1. This is a petition by the accused in C.C. No. 18572 of 1964 on the file of the IV Presidency Magistrate, G.T. Madras, to revise the order of the IV Presidency Magistrate rejecting their application that they cannot be tried under Section 409 I.P.C., having regard to the provisions contained in the Pawn Brokers Act.
2. The learned IV Presidency Magistrate has, on the charge-sheet filed by the police, framed three charges against the petitioners under Section 409 I.P.C. The contention of the learned advocate for the petitioners is that the offence with which they were charged is punishable under Section 16(7) of the Pawn Brokers Act, and that the special provisions of the Pawn Brokers Act override the general provisions of the Indian Penal Code. In my opinion the learned IV Presidency Magistrate has rightly rejected the contention of the petitioners.
3. The learned advocate for the petitioners relied on Gopal Ji v. Shree Chand (S) : AIR1955All28 in support of his contention that where there is a special Act dealing with the special subject, resort should be had to that Act instead of to a general provision which is exercisable or which is available under extraordinary circumstances only. The writ of Habeas Corpus is a high prerogative writ in England which could be invoked in appropriate cases to restore minors to proper custody when they were in illegal detention. But the writ was never intended to be utilised or used for purposes of merely determining rival claims of competing guardians. Section 491 Cr.P.C. is a general power in the nature of haheas corpus. It was pointed out in the above decision that the power under the Guardians and Wards Act is a power under a special Act dealing with a special subject, resort should be had to that Act instead of to a general provision which was exercisable or which was available under the extraordinary circumstances only.
4. The decision in Antulal v. Kunwar Pal Singh : AIR1958MP7 relied on by the learned advocate for the petitioners is equally inapplicable to the facts of the present case. The decision in that case was that a provision contained in a special statute which is a consolidating statute and was passed subsequent to the extisting general statute must prevail over the general statute. Section 517 of the Gwalior Civil Procedure Code which is similar in terms to Order 20 Rule 14, C.P.C. is a general provision unlike Section 21 of the Gwalior Pre-emption Act which applied to the facts of that case. It was rightly pointed out in that decision that the provisions contained in the Gwalior Pre-emption Act should apply to the facts of that case.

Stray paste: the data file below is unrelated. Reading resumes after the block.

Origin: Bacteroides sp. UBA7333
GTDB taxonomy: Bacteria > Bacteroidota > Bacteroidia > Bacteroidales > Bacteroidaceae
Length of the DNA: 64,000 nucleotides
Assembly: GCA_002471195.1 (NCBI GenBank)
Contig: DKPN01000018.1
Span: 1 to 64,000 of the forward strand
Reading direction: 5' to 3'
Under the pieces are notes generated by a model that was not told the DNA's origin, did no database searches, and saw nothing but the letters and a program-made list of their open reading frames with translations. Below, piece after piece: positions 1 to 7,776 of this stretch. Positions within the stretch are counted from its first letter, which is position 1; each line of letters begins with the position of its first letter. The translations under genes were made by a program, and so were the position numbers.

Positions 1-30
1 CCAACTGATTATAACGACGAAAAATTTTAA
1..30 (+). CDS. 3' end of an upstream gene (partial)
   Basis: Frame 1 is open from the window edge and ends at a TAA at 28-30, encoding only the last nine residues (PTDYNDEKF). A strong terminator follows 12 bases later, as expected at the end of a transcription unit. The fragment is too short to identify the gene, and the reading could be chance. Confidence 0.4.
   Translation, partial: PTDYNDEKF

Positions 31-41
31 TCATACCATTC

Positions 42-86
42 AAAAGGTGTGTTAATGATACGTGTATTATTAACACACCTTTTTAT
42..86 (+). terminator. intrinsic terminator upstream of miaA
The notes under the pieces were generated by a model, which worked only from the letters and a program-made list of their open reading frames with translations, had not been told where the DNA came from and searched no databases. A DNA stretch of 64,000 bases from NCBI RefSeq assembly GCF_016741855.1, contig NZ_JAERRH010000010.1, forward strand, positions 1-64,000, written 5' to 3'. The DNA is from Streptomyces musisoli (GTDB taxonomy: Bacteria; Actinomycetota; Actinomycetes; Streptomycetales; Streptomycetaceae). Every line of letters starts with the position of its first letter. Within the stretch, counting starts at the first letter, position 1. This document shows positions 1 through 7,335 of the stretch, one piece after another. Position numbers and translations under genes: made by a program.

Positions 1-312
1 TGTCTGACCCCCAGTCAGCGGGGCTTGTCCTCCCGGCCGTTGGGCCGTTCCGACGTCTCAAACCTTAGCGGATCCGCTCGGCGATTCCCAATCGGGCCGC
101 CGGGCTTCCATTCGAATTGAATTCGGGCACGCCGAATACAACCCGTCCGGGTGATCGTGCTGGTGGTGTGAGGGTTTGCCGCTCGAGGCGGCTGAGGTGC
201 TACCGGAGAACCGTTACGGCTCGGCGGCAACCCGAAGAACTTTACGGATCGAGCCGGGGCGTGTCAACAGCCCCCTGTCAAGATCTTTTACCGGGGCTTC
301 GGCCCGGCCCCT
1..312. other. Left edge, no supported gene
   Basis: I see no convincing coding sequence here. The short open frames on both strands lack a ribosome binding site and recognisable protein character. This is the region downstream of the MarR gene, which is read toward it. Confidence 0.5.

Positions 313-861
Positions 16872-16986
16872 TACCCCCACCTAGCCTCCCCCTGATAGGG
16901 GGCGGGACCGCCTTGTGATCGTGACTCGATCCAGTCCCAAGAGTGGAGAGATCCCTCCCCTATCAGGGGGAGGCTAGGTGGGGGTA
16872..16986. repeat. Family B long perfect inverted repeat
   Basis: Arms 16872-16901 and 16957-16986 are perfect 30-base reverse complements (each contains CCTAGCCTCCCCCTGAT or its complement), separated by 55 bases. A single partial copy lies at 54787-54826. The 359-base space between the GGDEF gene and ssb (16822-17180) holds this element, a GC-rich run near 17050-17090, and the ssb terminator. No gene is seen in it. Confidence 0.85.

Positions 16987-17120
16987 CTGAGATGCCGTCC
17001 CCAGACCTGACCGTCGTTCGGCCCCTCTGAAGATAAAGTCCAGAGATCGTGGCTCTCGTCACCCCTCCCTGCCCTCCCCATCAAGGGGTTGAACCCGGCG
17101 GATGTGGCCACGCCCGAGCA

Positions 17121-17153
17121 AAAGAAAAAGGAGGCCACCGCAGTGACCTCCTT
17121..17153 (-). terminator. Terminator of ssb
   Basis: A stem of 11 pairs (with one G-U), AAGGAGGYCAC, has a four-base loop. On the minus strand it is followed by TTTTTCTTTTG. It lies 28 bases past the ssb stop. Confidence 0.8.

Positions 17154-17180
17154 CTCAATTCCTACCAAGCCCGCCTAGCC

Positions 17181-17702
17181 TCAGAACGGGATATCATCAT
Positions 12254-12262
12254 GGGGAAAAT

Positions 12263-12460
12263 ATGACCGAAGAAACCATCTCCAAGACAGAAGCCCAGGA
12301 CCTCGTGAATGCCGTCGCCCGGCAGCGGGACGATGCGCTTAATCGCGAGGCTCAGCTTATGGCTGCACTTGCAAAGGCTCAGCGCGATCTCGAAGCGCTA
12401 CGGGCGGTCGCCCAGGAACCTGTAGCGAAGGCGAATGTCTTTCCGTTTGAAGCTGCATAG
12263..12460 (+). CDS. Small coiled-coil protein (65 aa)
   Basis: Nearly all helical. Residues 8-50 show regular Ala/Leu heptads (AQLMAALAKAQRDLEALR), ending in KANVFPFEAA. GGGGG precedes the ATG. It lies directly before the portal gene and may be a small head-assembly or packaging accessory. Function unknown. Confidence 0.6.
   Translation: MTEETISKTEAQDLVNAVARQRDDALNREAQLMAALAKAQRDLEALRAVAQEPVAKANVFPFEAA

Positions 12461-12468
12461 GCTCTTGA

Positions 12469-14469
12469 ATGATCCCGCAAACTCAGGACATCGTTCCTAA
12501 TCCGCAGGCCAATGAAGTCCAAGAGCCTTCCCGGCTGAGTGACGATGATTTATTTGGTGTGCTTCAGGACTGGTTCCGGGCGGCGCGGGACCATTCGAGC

5. The learned advocate for the petitioners;. referred to the section relating to implied repeal-in penal acts at page 177 of Maxwell on Interpretation of Statutes, 11th Edn. It is true that when the new Act impliedly repeals an old one, then the new Act alone would apply. But it cannot be pretended in this case that the Pawn Brokers Act in any way repeals the provisions contained in the Indian Penal Code, namely, Section 409 I.P.C. to the extent to which the Pawn Brokers Act makes provision for the same. Its is pointed out in the above book that it would seem that an Act which (without altering the nature of the offence, as by making it felony instead of misdemeanour) imposes a new kind of punishment, or provides a new course of procedure for that which was already an offence, at least at common law, is usually regarded as cumulative and as not superseding the pre-existing law.
6. Section 5 of the Indian Penal Code, specifically provides that nothing in the Act shall affect the provisions of the special or local law. It is true that no prosecution under the Code would be admissible, if it appears upon the whole frame of the special Act that it was intended to be complete in itself and to be enforced only by the penalties created by it. It is clear from the charge framed in this case that the acts alleged against the petitioners fall under Section 409 I.P.C. It is true that it may fall also under Section 16(7) of the Pawn Brokers Act. There is nothing in the Pawn Brokers Act, which takes away the right to prosecute the accused under a more serious provision of Section 409 I.P.C. There may be cases which may not fall under Section 409 I.P.C. but which could come within Section 16(7) of the Pawn Brokers Act alone. In the present case it is open to the prosecution to charge the petitioners both under Section 409 I.P.C. and Section 16(7) of the Pawn Brokers Act; but the petitioners cannot be punished under both these provisions. The General Clauses Act provides that where an act or omission constitutes an offence under two or more enactments then the offender shall be liable to be prosecuted under either or any of those enactments but shall not be punished twice for the same offence. In fact, even where the accused is guilty of the specific offence under the Pawn Brokers Act, he could be convicted under an appropriate section of the Indian Penal Code if the punishment under the special Act, namely, Pawn Brokers Act, is no adequate.
7. For the foregoing reasons, I see no grounds to interfere in revision with the order of the learned IVth Presidency Magistrate rejecting, the preliminary objection of the petitioners. The criminal revision case is dismissed.